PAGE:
Home Business DHL Global Connectedness Index Ranks Nigeria 38 Out of 140 Countries

DHL Global Connectedness Index Ranks Nigeria 38 Out of 140 Countries


The DHL Global Connectedness Index has ranked Nigeria 38 out of 140 countries and 12th worldwide on the breadth of connectivity.

DHL said in a statement on Tuesday in Lagos that the index was obtained after a detailed analysis of the state of globalisation around the world by the company’s Global Logistics Department.

The statement quoted Charles Brewer, the Managing Director of DHL Express Sub Saharan Africa as saying that the index was based on international flows of trade, capital, information and people.

It said Africa averaged the third largest increase in connectedness among all global regions in the last four years.

It noted that five countries – Burundi, Mozambique, Madagascar, Mali and Cote d’Ivoire – showed the largest increase in connectedness.

The statement said that Burundi’s largest increase in its global connectedness score was due to the substantial broadening of its international interactions.

Globalisation is the process by which businesses or other organisations develop international influence or start operating on an international scale.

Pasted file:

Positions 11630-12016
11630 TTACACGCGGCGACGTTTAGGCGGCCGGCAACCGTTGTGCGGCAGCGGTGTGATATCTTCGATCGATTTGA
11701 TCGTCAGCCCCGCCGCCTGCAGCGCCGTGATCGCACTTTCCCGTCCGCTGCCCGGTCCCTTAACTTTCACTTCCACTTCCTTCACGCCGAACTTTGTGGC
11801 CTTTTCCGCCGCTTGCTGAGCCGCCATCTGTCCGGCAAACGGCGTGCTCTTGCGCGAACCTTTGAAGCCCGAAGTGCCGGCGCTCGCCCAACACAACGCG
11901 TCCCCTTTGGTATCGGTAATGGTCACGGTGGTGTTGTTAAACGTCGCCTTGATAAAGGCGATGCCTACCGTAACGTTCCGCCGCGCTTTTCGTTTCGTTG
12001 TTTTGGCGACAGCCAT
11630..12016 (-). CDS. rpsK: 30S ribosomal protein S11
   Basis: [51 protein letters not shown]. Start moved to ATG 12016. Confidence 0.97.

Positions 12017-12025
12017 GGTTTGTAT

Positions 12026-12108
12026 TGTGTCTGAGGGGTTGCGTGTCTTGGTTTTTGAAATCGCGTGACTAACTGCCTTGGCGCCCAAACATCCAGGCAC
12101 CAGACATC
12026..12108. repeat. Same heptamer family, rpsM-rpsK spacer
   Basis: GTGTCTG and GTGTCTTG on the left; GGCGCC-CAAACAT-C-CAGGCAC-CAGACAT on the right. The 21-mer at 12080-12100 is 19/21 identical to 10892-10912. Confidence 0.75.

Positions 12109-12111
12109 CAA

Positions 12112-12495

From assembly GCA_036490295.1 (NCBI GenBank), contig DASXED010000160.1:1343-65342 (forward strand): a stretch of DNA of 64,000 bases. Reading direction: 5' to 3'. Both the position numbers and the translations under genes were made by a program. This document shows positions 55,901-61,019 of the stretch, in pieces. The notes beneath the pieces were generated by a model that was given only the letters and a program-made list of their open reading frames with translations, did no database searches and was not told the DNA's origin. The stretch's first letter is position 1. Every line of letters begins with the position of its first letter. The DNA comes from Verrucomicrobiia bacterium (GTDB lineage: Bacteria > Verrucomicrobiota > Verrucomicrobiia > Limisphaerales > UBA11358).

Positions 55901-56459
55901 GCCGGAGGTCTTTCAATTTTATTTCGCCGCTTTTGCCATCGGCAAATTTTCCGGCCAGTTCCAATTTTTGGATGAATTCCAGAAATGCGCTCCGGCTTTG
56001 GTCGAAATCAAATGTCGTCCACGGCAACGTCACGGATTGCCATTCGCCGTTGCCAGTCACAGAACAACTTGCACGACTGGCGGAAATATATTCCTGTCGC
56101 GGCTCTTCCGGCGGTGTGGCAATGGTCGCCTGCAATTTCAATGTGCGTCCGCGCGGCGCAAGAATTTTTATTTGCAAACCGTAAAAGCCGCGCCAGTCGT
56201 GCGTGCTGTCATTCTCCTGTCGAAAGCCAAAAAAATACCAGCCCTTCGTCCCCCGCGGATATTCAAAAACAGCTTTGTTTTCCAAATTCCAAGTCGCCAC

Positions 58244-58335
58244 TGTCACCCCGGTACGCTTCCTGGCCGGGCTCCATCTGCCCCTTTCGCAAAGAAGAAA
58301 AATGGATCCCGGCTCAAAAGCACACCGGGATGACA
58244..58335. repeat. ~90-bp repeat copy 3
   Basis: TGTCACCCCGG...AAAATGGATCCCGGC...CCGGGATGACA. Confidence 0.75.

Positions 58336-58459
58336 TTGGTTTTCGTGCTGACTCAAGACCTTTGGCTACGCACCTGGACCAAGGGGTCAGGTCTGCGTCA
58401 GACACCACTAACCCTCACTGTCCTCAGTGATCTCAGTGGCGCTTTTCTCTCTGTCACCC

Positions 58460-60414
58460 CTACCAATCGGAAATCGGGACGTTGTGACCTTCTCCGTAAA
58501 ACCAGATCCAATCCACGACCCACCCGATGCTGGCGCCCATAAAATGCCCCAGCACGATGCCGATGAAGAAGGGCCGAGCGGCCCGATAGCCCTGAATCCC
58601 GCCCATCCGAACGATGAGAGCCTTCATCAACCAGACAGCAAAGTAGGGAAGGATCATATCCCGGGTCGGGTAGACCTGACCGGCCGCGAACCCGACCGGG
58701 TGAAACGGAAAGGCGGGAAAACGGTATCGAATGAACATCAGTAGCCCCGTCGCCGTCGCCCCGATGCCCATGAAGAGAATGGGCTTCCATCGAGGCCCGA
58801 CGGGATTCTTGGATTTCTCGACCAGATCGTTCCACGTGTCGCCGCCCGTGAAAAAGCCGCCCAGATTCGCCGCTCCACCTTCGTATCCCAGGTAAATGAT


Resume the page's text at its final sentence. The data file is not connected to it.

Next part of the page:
It is one of the key forces shaping the continent’s economic growth and holds vast untapped potential to sustainably improve the living standards for Africans.

The statement said that one of the report’s key findings was that global connectedness, measured by cross-border flows of trade, capital, information and people had recovered most of its losses incurred during the 2008 financial crisis, reports the News Agency of Nigeria (NAN).

“The report also showed that emerging economies are reshaping global connectedness and now involved in the majority of international interactions.

“In the index, Sub-Saharan Africa’s rising levels of connectedness is driven by the information and people categories,” he said.

The statement said that intra-African as well as international trade were on the mend, adding Africa looked great in the future provided the leaders remained connected.


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